2017 NHL Draft Profile: Ryan Poehling is an Investment in San Jose’s Future at Center
The youngest player in the NCAA should be on San Jose’s radar
Ryan Poehling (pay’-ling, you’re welcome) offers size, vision, and leadership to any NHL team willing to wait a year or three for him to add a few pounds. Lauded by scouts as a hard-working, responsible two-way power forward with an offensive touch, Poehling has climbed up NHL draft rankings over the course of a freshman year at St. Cloud marked by steady improvement.
Projected as an eventual top-six center, Poehling is expected to mature into a two-way forward, already skilled at using his size to battle for pucks in corners and creases. A smart player, gifted at finding space in the opponents’ zone and anticipating plays in his own, Poehling is a strong skater who is hard to knock off the puck, and competes and communicates effectively on the ice. Poehling is 18, however, and will likely need a few years to add muscle to his frame and mature enough emotionally to play at the NHL level.
After leading Lakeville North High School with 62 points as a junior, Poehling sped through his last year of high school studies in the summer so that he could play for St. Cloud state early with his older twin brothers, Jack and Nick. In fact, the three brothers committed to the Huskies on the same day.
An underage freshman in his first year in the NCAA, Poehling overcame a rough start to impress during the second half of the season, ending the season with 13 points in 35 games. Huskies head coach Bob Moztko never doubted that he’d adapt to the rigors of college hockey however, saying the following in a November interview: “You can see there’s going to be a day the lid comes off ... he will settle into becoming an impact player at the collegiate level.”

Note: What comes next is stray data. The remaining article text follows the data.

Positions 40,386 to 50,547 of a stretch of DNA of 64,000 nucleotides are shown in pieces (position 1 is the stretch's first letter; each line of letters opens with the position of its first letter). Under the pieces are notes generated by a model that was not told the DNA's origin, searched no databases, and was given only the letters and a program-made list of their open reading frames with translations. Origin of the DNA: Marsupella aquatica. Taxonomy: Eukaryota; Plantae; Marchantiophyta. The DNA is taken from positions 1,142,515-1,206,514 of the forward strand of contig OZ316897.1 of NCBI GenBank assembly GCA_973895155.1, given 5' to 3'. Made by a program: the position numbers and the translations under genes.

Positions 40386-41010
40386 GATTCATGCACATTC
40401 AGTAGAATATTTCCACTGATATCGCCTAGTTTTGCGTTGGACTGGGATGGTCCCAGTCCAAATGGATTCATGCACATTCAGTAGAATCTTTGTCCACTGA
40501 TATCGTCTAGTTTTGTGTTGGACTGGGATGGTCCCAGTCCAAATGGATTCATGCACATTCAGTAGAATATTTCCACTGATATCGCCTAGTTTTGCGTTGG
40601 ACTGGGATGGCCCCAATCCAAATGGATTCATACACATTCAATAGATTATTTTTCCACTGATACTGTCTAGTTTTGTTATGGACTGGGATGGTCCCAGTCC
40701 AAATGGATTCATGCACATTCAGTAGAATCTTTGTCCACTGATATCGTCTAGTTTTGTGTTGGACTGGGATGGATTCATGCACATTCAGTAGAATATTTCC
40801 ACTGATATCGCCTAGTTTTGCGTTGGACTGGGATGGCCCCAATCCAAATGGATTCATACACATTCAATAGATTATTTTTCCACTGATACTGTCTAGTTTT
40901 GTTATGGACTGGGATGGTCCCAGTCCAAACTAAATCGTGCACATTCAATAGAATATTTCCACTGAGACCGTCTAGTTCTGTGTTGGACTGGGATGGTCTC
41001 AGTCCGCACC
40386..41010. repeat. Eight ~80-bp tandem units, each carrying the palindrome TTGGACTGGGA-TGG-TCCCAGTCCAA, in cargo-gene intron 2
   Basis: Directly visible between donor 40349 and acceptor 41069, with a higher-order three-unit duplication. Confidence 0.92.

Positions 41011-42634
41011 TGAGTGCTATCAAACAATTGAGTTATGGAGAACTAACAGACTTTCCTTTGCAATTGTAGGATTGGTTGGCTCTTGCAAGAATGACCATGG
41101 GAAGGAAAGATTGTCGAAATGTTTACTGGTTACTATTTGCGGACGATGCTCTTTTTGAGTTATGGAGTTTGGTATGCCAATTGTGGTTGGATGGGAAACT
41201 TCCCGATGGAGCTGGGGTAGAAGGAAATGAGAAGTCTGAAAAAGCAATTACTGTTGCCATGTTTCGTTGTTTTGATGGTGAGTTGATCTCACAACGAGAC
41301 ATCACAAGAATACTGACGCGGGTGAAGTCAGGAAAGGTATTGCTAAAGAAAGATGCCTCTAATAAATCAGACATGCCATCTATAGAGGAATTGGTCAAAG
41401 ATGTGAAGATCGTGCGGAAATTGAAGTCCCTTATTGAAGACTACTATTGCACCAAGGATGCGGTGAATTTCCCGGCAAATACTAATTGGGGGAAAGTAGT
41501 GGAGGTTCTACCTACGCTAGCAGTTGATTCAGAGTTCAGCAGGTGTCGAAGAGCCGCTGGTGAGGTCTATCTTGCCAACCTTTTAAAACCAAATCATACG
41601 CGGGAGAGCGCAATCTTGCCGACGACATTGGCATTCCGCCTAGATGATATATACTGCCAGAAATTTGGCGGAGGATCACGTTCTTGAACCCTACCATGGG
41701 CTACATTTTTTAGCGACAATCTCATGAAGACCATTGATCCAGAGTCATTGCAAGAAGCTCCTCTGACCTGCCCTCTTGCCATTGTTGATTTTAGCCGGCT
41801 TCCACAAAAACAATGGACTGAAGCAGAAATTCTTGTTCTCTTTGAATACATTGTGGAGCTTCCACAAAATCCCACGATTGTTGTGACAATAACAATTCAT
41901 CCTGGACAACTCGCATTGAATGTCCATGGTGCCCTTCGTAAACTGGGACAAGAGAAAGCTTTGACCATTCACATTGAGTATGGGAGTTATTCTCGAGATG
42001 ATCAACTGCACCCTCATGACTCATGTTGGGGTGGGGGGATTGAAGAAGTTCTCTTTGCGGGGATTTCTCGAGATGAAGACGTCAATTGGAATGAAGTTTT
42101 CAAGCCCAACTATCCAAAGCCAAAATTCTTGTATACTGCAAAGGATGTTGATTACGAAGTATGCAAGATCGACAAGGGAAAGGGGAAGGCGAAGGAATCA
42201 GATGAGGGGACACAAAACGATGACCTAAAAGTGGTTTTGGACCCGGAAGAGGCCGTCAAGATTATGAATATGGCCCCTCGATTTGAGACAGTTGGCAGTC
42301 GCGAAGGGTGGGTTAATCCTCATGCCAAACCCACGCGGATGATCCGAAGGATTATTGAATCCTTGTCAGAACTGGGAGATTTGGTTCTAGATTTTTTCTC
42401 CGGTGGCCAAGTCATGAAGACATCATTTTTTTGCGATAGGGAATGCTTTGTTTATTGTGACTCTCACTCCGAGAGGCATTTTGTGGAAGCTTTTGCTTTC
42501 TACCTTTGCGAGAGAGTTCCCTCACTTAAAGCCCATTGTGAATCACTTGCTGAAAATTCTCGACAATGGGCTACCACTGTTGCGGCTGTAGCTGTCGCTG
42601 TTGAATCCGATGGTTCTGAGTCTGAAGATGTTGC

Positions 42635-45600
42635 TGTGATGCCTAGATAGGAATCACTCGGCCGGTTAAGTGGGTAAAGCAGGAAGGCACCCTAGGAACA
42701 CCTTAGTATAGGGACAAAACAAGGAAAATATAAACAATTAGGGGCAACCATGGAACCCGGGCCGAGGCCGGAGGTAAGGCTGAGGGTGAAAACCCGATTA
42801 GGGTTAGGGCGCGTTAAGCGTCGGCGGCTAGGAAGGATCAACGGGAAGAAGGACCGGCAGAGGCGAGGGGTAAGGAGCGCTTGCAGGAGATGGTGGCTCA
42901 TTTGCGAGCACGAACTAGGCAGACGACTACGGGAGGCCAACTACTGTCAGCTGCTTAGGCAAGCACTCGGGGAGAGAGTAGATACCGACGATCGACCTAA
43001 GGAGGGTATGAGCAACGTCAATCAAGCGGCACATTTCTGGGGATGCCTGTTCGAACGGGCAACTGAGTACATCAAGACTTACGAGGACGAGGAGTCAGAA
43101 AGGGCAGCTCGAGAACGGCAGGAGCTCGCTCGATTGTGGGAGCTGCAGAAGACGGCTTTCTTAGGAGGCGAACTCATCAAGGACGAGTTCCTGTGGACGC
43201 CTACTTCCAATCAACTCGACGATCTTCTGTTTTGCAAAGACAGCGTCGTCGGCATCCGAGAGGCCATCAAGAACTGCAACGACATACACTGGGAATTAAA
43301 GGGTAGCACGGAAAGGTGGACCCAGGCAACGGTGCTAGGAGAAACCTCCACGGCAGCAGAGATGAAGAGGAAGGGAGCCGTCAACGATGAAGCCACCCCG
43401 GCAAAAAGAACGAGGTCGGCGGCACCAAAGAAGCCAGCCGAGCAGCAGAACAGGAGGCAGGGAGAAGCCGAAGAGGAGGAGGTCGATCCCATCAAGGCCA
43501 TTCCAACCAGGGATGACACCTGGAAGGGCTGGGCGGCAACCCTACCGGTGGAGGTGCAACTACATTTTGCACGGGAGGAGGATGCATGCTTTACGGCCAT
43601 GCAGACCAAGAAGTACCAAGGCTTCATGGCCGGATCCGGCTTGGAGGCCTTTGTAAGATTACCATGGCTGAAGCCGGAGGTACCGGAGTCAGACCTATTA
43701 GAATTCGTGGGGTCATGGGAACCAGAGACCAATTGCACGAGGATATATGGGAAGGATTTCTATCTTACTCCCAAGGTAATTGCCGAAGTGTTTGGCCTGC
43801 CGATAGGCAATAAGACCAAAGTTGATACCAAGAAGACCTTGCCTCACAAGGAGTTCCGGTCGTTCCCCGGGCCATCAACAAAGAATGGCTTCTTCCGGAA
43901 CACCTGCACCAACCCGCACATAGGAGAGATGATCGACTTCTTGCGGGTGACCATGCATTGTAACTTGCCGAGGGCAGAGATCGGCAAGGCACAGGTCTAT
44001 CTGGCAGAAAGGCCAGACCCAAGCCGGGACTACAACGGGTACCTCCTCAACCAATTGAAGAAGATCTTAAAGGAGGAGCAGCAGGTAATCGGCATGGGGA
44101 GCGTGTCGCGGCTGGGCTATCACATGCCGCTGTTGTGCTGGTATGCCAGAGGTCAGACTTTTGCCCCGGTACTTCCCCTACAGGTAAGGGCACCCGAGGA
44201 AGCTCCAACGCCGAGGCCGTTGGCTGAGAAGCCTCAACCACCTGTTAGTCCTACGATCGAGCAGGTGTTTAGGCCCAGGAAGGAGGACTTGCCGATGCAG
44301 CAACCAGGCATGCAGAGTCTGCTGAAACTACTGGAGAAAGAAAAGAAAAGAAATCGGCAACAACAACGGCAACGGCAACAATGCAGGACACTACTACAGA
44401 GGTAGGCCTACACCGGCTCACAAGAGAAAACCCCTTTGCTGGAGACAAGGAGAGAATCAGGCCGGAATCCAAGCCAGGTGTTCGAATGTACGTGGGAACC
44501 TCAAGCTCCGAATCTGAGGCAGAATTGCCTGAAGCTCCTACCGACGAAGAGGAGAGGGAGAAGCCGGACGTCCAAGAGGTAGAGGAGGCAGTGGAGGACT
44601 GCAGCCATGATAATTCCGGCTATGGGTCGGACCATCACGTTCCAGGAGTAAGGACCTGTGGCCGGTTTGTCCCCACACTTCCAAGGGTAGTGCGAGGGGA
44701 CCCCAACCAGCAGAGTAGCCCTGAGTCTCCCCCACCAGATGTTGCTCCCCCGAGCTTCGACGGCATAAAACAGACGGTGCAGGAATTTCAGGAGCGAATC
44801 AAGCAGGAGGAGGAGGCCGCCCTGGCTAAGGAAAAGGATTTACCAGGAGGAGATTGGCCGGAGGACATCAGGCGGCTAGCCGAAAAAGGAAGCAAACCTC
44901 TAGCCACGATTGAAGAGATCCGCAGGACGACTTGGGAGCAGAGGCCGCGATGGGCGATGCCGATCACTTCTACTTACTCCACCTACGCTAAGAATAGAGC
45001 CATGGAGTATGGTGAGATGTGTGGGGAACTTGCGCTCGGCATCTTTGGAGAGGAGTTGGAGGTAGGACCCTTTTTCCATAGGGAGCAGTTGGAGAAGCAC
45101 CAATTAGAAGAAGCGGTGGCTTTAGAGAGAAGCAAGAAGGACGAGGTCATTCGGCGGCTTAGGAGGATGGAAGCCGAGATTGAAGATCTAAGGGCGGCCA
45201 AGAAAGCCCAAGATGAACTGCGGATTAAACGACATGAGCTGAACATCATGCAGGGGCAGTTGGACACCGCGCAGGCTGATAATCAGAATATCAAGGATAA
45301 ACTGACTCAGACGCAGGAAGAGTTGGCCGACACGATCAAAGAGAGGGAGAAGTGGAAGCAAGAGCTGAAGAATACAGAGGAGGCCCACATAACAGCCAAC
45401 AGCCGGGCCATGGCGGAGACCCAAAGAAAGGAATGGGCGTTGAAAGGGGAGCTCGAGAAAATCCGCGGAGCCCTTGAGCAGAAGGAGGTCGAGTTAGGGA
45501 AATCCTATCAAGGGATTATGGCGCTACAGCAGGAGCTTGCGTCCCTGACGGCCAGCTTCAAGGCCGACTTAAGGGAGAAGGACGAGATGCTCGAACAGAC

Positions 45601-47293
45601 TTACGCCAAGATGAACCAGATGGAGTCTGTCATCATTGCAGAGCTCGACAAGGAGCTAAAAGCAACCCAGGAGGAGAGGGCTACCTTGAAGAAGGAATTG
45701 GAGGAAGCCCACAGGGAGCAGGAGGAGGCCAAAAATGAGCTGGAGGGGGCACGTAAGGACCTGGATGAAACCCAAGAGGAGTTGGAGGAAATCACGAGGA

Poehling’s name first started popping up on scouts’ radars after impressing at the Ivan Hlinka Memorial Tournament last summer, where he led the tournament in goals (4), including a hat trick against the eventual champion Czech Republic team. He continued to impress at the 2016 USA Hockey All-American Prospect game in Philadelphia, and played a part in the USA’s gold medal finish at the IIHF 2017 U18 Championship in Slovakia (3G, 2A).
Nobody’s perfect, however, and it’s no secret that this year’s draft is shallower than the most recent few. Poehling has a strong wrist shot, but needs to be encouraged to use it more, usually preferring to pass to an open teammate and use his hockey smarts to find open space for a deflection or tip in. If he can develop his game to be more of an offensive threat himself in more creative ways, rather than relying on his linemates to finish scoring opportunities, Poehling can develop into a player capable of filling center positions vacated by players aging out of the league over the next few years. I’ve heard him compared favorably to players like Ryan Johansen or Patrik Berglund.
There is an argument to be made for drafting for positional need, but more and more teams lately seem to be picking the best player available, and the Sharks would be making a smart investment in the not too distant future if Poehling is still on the board.
Name: Ryan Poehling Position: Center Nationality: United States Shoots: Left DOB: January 03, 1999 Height: 6’3” Weight: 185 Hometown: Lakeville, MN 2016-17: St. Cloud State (NCHC) 2015-16: Lincoln (USHL) 2014-15: Lakeville North High School (MN)
THW Consensus: 14th ISS Hockey: 19th Future Considerations: 20th NHL CSS: 13th (NA)
- Strong skater
- On ice communication
- Great wrist shot/
Areas of improvement
- Add muscle mass
- Needs to use that wrist shot/